Early in the deployment of US troops to occupy Vietnam, the need for large scale mosquito control became so great that soldiers began improvising insecticide foggers by piping insecticide into diesel truck exhaust:
An insecticide fogger, one of the most useful improvisations, was made by mounting a [55-gallon oil] drum filled with 6 to 7 percent malathion insecticide in diesel oil … on a 3/4-ton truck and spraying the poisonous mixture out with the exhaust from the vehicle. The insecticide is drawn from the drum by the partial vacuum in a line connected to the exhaust pipe just behind the manifold, and sprayed out under pressure of the exhaust.
— Spicknall (1969)
The hack turned out to be 4,500 times more effective, covering nine square miles per day compared to 50,000 square feet (0.002 square miles) per day using a conventional manually operated fogger (Spicknall 1969). Given widespread mosquito concerns and the preponderance on diesel drums, the truck approach spread, and the concept of fogging was understood among servicemembers (USMACV 1965, Spicknall 1969).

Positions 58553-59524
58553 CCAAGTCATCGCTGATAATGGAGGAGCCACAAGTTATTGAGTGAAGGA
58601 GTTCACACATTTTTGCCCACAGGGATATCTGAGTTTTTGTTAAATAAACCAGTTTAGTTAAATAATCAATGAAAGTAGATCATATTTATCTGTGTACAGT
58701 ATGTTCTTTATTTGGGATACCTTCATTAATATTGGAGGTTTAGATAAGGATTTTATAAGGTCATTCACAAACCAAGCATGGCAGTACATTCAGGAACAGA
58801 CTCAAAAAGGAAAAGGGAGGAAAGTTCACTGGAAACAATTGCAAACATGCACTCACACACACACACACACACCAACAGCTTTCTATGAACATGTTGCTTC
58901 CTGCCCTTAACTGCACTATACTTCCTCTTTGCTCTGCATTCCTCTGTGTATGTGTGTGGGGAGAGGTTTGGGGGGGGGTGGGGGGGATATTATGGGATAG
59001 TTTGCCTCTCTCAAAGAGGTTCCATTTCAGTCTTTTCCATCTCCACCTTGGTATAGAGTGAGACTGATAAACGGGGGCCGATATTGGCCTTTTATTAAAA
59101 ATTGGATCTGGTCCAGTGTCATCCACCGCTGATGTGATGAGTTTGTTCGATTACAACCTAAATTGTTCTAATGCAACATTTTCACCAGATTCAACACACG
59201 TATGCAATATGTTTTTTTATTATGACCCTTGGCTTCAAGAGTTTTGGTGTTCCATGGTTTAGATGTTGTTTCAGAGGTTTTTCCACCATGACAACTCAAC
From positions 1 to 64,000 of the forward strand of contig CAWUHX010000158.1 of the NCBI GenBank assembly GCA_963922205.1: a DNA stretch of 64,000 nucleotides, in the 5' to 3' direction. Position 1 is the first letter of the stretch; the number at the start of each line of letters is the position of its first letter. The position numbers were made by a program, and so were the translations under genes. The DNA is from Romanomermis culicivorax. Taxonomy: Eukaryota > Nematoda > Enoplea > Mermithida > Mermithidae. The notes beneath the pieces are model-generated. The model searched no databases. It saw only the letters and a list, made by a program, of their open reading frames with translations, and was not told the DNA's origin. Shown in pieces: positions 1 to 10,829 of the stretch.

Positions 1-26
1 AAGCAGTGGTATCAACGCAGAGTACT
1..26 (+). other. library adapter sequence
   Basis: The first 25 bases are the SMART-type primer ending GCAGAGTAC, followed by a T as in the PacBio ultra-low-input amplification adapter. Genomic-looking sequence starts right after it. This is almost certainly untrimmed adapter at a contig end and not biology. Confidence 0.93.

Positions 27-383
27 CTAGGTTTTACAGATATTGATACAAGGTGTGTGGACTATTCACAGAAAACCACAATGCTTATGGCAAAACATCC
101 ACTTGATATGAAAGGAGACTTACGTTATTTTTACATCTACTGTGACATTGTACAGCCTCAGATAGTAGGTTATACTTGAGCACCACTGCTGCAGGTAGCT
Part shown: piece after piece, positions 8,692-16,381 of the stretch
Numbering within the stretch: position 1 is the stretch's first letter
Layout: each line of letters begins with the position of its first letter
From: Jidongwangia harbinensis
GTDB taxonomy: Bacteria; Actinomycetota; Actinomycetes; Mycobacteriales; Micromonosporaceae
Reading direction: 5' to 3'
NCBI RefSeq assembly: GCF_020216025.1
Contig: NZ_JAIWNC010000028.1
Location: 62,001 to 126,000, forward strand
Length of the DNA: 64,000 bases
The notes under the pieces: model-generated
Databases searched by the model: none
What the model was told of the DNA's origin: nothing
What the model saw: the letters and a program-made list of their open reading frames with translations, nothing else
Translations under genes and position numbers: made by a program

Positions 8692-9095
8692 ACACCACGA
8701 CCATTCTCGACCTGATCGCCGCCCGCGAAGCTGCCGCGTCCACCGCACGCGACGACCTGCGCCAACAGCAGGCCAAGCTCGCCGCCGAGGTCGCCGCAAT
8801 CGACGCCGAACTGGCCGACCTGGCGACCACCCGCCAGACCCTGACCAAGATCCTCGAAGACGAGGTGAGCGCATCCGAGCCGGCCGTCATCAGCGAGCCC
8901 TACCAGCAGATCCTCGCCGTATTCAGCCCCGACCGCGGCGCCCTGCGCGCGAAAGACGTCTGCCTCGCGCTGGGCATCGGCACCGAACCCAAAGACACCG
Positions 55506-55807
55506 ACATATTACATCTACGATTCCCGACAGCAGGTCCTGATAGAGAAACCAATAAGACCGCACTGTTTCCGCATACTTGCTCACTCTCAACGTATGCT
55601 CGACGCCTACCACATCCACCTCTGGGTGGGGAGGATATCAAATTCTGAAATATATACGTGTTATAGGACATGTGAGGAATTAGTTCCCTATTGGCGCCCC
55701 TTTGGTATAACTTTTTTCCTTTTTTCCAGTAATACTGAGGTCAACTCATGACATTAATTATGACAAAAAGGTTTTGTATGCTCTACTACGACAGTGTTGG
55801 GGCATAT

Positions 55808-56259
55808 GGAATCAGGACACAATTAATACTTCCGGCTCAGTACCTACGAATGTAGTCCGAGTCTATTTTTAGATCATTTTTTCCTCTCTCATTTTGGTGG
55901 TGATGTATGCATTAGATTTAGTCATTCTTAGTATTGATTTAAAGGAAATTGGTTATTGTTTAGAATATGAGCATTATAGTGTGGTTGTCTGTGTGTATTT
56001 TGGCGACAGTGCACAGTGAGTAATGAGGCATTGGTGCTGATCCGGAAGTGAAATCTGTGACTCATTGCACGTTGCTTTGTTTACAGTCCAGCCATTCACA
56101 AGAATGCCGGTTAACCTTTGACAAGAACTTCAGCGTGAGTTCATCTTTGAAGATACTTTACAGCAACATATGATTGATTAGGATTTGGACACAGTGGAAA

As the occupation continued, underground bunkers and tunnels dug by the Viet Cong (VC) and People’s Army of Vietnam (PAV) became a dominant presence on the both the literal and figurative battlefields (Rottman 2006, 2012).
Soldiers from the US, Australian, New Zealand, and other armies were tasked with clearing the tunnels and “rooting out” inhabitants (Hemmings 2019). The specialized forces designated for the work were dubbed “Tunnel Rats” and tear gas was part of their arsenal to “flush” individuals from caves, which they regularly deployed via pyrotechnic grenades and powdered explosives (Faas 1977, Rottman 2006).